Johnson, SC and Large, RR and McGoldrick, PJ and Boyce, AJ and Meffre, S and Kontinen, A, Primary metal enrichment at the black-shale hosted Talvivaara Ni-Zn-Cu-Co-U deposit, Finland: links to Paleoproterozic seawater?, Society of Economic Geologists 2015, 27-30 September, Hobart, Tasmania, pp. 1-2. (2015) [Non Refereed Conference Paper]
Ore at Talvivaara is mainly associated with fine-grained pyrite, pyrrhotite, with pentlandite, as well as accessory sphalerite and chalcopyrite. The sequence was metamorphosed during the Svecofennian Orogeny (~1.9- 1.8 Ga). Using LA-ICP-MS we have been able to track element budgets within pyrites and pyrrhotites through the metamorphic sequence. Extremely elevated values of nickel and other metals (Zn, Cu, Pb, Se) are associated with early stage, synsedimentary- diagenetic pyrite, and organic matter. δ34S isotopic values of the pyrite suggest it is derived via bacterial reduction of seawater sulfate and this signature is common for most of the ore minerals. This implies large-scale metal enrichment during sedimentation. Metamorphism subsequently caused the recrystallization of some pyrites and liberation of trace elements to form distinct sulfide phases i.e sphalerite and chalcopyrite.
We argue that the typical processes by which Phanerozoic black shales become enriched in metals during Phanerozoic time were similar to that which deposited the Talvivaara shales, however, Talvivaara developed on a more intense scale, in a particularly favorable time period. Talvivaara shales were deposited around 2 Ga, a period marked by a large carbon isotope excursion, increased bioproductivity and deposition of vast quantities of organic-rich shale (Melezhik, et al., 2013). Conditions during this time would be conducive to the hyper-enriched black shale deposition that formed this extraordinary ore. The rise of oxygen (GOE) would have led to enhanced oxidative weathering of the Fennoscandian Shield, flooding the ocean with detritus, where trace elements acting as essential nutrients, drove high biological productivity. Decaying organisms, along with a strong redox gradient between the oxygenated surface and anoxic deep waters, helped to deliver a vast quantity of metals to the seafloor and facilitated conditions for their accumulation.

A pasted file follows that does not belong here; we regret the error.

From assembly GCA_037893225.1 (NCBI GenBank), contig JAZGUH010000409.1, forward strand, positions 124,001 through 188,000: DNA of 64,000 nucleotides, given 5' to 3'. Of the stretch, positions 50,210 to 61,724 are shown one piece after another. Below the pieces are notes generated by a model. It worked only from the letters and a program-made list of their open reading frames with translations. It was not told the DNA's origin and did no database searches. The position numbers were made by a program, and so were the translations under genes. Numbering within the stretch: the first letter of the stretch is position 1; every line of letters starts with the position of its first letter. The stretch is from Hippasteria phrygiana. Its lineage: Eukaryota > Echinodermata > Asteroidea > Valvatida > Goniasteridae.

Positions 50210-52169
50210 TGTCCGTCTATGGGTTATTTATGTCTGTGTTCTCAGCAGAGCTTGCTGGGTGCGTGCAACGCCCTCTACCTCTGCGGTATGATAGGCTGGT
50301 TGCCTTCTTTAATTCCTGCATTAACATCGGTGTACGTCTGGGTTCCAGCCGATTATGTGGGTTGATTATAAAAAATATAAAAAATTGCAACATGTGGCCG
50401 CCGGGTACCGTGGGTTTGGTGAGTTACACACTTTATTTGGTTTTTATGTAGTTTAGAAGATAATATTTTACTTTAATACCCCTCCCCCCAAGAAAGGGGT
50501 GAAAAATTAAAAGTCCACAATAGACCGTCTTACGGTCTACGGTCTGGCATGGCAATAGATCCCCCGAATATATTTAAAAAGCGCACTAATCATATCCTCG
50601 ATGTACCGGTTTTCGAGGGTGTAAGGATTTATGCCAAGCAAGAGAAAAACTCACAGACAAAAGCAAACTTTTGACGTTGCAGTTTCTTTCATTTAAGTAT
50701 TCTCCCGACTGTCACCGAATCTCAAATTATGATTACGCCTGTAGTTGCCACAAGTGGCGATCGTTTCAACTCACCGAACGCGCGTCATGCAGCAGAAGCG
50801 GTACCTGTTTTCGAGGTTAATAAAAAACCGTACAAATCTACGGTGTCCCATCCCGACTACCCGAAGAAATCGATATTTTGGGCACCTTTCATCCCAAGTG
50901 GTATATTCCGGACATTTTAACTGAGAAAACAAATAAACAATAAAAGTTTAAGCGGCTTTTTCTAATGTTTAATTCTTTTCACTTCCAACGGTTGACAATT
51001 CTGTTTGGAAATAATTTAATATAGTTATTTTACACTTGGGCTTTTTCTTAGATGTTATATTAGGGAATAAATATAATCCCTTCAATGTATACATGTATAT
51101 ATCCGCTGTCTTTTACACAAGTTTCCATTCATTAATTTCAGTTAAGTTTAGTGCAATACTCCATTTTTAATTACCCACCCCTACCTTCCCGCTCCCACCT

|Item Type:||Non Refereed Conference Paper|
|Keywords:||Talvivaara, black shale, nickel, pyrite|
|Research Division:||Earth Sciences|
|Research Field:||Ore Deposit Petrology|
|Objective Division:||Mineral Resources (excl. Energy Resources)|
|Objective Group:||Other Mineral Resources (excl. Energy Resources)|
|Objective Field:||Mineral Resources (excl. Energy Resources) not elsewhere classified|
|UTAS Author:||Johnson, SC (Mr Sean Johnson)|
|UTAS Author:||Large, RR (Professor Ross Large)|
|UTAS Author:||McGoldrick, PJ (Dr Peter McGoldrick)|
|UTAS Author:||Meffre, S (Dr Sebastien Meffre)|
|Deposited By:||CODES ARC|
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